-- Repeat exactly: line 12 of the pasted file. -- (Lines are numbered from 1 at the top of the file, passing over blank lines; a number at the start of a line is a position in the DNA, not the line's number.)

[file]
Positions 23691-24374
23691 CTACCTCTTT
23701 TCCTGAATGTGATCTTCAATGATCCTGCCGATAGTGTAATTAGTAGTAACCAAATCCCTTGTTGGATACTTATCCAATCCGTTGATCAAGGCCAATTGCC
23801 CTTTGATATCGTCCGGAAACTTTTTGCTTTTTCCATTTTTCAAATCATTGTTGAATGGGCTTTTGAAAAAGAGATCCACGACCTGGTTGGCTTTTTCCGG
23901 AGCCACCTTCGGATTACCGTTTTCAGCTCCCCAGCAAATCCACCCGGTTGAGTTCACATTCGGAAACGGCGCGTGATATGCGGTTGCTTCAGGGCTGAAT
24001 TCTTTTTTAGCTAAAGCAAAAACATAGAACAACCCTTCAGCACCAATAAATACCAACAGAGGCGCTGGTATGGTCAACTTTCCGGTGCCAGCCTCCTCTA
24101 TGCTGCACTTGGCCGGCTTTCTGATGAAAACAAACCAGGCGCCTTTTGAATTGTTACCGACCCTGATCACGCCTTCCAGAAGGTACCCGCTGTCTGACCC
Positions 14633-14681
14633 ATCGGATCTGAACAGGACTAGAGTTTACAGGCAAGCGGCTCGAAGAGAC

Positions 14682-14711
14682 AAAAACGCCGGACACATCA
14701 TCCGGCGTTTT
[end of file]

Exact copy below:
14701 TCCGGCGTTTT